The producers of “Trading Places” had first approached the Chicago Mercantile Exchange with the idea being that pork belly futures are naturally funny, right? The CME turned them down so they approached other exchanges. Joe O’Neill liked the idea as a way to get the New York Board of Trade some good exposure, but was not sure NYBOT or the Cotton Exchange subsidiary where Orange Juice was traded would see it that way.
Joe brought the idea of using the exchange floor as a backdrop for the movie to the board, had it approved and was hired as the technical assistant for the movie. He had script approval rights about the parts that involved futures trading, thus giving the exchange some surety the futures part of the movie would be technically correct.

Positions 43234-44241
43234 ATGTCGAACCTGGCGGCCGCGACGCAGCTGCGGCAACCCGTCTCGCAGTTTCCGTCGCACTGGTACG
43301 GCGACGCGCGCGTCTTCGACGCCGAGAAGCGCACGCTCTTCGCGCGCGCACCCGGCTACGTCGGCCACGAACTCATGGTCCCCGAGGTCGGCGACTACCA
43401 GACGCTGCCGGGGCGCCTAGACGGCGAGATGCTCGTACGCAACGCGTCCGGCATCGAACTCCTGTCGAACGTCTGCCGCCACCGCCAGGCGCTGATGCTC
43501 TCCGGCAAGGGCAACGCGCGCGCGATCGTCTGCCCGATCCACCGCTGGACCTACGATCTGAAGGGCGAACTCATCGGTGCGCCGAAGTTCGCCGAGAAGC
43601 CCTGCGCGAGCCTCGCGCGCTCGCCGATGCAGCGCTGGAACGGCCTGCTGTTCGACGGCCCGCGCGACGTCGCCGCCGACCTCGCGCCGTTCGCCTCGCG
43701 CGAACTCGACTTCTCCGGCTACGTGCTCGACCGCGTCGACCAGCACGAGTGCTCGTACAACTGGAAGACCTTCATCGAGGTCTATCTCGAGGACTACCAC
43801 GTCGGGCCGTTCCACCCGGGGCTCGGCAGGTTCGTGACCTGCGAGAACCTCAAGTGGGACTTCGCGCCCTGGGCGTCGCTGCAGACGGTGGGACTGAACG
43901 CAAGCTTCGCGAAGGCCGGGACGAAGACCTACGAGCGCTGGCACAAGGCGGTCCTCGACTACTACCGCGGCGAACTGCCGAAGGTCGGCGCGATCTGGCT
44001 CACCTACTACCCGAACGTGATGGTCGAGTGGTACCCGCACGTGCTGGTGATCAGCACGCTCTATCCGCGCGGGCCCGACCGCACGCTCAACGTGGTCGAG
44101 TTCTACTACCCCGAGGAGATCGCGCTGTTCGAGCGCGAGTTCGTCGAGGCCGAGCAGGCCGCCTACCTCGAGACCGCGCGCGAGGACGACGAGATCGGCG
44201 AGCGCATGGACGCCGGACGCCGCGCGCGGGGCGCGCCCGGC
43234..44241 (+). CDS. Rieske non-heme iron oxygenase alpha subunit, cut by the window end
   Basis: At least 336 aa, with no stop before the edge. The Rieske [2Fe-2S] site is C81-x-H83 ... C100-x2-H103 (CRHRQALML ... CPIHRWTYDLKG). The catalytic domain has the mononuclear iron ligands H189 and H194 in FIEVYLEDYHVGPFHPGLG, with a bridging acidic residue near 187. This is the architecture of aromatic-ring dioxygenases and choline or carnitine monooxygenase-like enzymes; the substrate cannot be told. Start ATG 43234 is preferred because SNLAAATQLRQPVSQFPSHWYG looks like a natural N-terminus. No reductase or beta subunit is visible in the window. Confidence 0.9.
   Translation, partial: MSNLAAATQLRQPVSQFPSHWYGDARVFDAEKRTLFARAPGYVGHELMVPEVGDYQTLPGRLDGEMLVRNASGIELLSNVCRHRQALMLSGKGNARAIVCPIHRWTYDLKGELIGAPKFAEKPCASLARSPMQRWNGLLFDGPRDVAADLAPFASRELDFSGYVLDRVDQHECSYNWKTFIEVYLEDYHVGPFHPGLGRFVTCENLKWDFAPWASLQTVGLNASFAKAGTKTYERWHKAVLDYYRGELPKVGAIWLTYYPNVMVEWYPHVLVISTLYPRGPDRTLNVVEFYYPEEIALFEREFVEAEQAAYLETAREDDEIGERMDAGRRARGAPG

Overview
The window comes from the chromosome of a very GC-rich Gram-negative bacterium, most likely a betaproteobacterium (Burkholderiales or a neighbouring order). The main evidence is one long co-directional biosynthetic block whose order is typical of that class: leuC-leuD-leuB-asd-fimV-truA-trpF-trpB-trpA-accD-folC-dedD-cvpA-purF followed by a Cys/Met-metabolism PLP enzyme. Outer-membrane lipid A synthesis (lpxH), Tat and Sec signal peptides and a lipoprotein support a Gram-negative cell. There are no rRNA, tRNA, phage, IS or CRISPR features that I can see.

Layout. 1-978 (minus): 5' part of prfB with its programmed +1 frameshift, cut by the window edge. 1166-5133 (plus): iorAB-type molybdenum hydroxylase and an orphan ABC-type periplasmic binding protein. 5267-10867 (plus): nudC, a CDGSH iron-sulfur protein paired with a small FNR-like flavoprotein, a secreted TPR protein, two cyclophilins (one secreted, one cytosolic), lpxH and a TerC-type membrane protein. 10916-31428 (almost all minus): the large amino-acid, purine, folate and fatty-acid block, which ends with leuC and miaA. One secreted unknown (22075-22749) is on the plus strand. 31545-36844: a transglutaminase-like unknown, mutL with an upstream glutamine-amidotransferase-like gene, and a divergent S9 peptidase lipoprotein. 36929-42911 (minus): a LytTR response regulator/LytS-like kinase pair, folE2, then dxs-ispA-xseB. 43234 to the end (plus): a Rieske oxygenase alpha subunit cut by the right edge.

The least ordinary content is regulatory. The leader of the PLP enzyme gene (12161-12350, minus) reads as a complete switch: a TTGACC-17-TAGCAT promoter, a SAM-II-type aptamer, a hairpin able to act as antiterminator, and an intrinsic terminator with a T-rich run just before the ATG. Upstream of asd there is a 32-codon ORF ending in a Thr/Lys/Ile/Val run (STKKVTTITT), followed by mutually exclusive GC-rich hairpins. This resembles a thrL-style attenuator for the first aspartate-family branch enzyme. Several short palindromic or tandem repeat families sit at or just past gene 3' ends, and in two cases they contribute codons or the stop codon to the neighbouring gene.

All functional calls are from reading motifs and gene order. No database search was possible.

This is one of the reasons this popular Hollywood movie is used by teachers and industry professionals around the world to educate people about what futures are and how they work. Joe O’Neill made sure they got the details on futures markets right.
That was the last time I saw Joe O’Neill, but our history brought us back together again.
Out of the blue, I received an email from the grandson of Murray Borowitz. He was doing some research on his grandfather when he came across the story I wrote about Murray. He wanted to know anything I knew about Murray. I put him in contact with Joe, who shared many stories with him. It was a touching and personal part of this newsletter that I will always remember.